Beamer

Former Virginia Tech Coach Frank Beamer talks about having integrity, communicating well and staying organized during remarks made at a lunch to kick off the capital campaign for a new Halifax County High School.

Halifax County High School Comet cheerleaders, band members and encouraging words from former Virginia Tech Coach Frank Beamer was just the recipe the school system ordered to get the county excited about building a new Halifax County High School.

“I was asked here a while ago why are you here. I said ‘we need to build a school.’ It’s so important these days that we give our kids the best education we can… I’m so impressed with what you all are doing here, and I understand the need,” said Beamer during a lunch at The Prizery to kick off the capital campaign to help pay for the new school.

With an impressive coaching career lasting over 40 years, Beamer said he is often asked about his foundation, and he said Superintendent Dr. Mark Lineburg’s dad was just as influential in his life as anyone.

Lineburg’s dad was a coach at Radford High School and gave Beamer his first job as an assistant football coach.

“He knew football, but he taught me the one thing that was the most important thing — that you need to care about those players. In this business when things go bad and you lose on Saturday, there’s only one group who will get you out of it — it’s the players,” said Beamer.

The coach who led his team to 23 straight bowl games from 1993 to 2015 went on to talk about the three main things that one needs to be successful -- integrity, communication and organization.

He spoke about the integrity that Jason Millard had when he turned himself in for possibly falsifying a scorecard when he chose not to note a two-strike penalty for maybe striking sand with his golf club.

His club could’ve hit the sand, or maybe it didn’t.

“But, he couldn’t get it out of his head. No one was there… he wanted to celebrate, but he couldn’t,” said Beamer. “He was on his way to the U.S. Open when he pulled over and turned himself in. He knew in his heart something wasn’t right.”

Virginia Tech’s Edmunds brothers from Danville were the center of his next lesson focused on saying what you mean and meaning what you say.

When Beamer announced to the three brothers, Trey, Terrell and Tremaine, he would be giving each of them a scholarship to Tech, he offered them something else too – peace of mind.

“I told them, ‘If something happens, and you don’t play, you will still be on scholarship and earn your degree,’” said Beamer. “I think that’s what sold the deal, and throughout it all, those boys have been able to stay humble and kind.”

When it comes time to work, Beamer said he wants to make sure all the details are taken care of, but once they’re done, he goes home.

He said when a season starts, he brings everyone in a room that is responsible for the team’s success, from the secretaries to the trainers, and he lays out their responsibilities and their schedule one by one.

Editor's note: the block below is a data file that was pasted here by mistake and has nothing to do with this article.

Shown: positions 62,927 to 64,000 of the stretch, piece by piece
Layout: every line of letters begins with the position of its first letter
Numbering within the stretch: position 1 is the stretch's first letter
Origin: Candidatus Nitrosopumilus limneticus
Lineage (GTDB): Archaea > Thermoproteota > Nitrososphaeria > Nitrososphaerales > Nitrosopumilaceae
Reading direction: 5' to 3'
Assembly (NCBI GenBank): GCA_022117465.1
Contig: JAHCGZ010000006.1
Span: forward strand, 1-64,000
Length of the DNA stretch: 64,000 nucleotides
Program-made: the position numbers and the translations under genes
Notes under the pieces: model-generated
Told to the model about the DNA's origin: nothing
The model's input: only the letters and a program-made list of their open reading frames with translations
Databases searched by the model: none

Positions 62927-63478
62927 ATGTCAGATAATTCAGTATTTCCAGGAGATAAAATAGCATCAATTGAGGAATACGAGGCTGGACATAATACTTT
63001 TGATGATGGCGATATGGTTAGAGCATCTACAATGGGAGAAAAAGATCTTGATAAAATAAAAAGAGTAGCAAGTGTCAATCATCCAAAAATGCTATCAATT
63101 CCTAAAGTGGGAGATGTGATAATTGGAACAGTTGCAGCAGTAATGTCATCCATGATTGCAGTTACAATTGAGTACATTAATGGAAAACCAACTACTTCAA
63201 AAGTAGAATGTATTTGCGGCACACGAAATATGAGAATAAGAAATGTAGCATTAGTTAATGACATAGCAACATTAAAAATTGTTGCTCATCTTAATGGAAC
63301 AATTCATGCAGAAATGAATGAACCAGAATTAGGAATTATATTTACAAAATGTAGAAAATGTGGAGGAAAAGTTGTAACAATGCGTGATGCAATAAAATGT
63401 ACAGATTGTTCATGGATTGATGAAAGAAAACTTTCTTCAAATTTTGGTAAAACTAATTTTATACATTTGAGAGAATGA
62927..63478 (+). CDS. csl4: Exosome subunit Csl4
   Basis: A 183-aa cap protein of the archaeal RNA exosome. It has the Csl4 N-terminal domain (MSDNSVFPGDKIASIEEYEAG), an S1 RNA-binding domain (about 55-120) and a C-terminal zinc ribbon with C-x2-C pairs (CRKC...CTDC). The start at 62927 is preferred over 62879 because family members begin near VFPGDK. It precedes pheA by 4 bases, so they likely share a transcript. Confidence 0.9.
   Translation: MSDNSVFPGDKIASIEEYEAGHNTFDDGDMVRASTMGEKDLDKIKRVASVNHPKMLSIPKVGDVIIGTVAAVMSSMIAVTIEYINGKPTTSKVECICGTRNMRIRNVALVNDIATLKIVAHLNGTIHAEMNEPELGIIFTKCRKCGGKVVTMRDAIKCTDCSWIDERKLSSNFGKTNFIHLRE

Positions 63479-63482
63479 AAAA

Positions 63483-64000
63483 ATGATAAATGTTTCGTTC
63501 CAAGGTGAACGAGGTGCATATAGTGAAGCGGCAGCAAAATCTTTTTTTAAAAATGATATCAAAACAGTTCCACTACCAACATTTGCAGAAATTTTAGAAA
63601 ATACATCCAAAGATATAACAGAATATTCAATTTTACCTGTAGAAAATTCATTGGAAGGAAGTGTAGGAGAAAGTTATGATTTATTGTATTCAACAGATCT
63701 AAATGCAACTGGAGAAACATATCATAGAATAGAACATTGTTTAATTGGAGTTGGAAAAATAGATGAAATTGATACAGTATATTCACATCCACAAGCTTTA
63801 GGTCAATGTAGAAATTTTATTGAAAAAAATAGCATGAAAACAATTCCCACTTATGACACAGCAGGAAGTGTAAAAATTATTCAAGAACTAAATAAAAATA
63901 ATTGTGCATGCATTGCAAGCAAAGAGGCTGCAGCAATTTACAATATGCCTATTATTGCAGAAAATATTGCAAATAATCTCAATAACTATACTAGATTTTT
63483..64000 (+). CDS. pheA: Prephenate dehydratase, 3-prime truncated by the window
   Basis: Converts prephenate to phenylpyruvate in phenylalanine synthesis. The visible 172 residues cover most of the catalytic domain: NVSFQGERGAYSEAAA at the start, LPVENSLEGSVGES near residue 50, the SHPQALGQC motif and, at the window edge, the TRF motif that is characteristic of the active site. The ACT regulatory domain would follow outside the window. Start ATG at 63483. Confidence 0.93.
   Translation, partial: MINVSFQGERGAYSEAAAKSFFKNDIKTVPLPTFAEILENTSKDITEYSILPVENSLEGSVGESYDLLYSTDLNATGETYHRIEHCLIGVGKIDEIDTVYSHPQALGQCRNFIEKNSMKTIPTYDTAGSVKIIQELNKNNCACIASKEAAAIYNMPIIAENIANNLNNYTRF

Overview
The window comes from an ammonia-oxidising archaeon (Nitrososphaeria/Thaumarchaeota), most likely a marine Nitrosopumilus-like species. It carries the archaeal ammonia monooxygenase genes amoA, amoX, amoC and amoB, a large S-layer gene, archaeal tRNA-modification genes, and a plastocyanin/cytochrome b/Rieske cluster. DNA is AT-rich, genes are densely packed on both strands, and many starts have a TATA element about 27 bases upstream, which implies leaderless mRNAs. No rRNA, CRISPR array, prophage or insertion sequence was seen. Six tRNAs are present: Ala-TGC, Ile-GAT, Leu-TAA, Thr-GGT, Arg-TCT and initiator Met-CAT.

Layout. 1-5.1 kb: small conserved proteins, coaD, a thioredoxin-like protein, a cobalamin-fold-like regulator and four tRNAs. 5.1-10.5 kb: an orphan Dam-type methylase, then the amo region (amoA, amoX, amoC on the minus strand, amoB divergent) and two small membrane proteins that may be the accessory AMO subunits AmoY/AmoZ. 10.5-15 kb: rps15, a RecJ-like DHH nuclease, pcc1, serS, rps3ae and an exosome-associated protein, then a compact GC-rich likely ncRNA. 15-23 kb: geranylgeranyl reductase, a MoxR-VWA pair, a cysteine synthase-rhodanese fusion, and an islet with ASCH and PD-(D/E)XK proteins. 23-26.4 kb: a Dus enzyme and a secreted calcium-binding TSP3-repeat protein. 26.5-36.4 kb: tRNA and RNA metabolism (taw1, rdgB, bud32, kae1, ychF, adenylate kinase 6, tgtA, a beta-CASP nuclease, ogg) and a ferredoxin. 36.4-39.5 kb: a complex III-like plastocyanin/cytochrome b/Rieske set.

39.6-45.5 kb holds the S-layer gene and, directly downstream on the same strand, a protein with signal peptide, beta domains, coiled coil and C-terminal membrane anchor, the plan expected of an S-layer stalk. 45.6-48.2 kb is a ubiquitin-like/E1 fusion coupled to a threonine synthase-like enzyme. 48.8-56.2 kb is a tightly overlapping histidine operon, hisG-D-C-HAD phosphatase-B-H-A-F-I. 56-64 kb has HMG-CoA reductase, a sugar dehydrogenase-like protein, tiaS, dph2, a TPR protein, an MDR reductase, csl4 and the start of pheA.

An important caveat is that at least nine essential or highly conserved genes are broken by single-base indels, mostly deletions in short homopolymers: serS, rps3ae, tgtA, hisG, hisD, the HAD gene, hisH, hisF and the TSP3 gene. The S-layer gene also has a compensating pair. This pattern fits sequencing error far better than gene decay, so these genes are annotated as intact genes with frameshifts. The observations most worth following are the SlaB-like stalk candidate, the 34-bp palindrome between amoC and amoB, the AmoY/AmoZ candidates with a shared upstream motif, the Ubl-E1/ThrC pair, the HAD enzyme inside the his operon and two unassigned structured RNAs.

For him, it was about being able to tell his staff when they would be able to spend time with their family.

He also said his wife taught him a valuable lesson about complimenting someone when necessary.

“I always thought if I didn’t say anything to you, I figured you knew you did a good job. And my wife said, ‘well, don’t you like praise?’” said Beamer.

From then on, he would praise people when necessary in front of their peers, and if someone needed to be corrected, he would do it in private.

With these three qualities — integrity, communication and organization — Beamer said it will keep everything going on the right track.

Lineburg and high school principal Michael Lewis made it obvious they were proud of the student’s accomplishments and the integrity they’ve displayed when they offered remarks.

Lewis highlighted numerous accomplishments of the high school’s culinary students who have been invited to compete in the National Leadership Conference for Applied Culinary Math for Management, the Comebots who made it to the FIRST World Competition for the second year in a row, the students who completed the Teachers for Tomorrow program and many of the athletic teams.

He spoke of how the high school and its classes are being “re-imagined” to form hybrid classes such as a class combining English and biology.

“Our students and our future need a building to match,” said Lewis.

In his remarks, Lineburg reminded the packed house of House Bill 1634 that provides for a voter referendum in November on a 1-cent sales tax increase to be used to help fund construction of a new high school.

He said the bill started at a table in the 360 Diner and made its way before the House of the Delegates and the Senate where members of the high school’s leadership class were responsible for helping get it passed.

Speaking about Edmunds’ and his efforts, Lineburg said, “I’ve never seen a human being work harder… it takes courage.”

Referring to the votes needed to get the referendum passed, Lineburg told the crowd, “We must get this right.”

Before giving an invocation, Halifax County School Board Trustee Walter Potts said looking out into the packed crowd showed him that they all have a concern for the school system.

“We want to get this school built,” he added.

Ashley Hodge reports for The Gazette-Virginian. Contact her at ahodge@gazettevirginian.com

Ashley Hodge is a staff writer for The Gazette-Virginian. Contact her at ahodge@gazettevirginian.com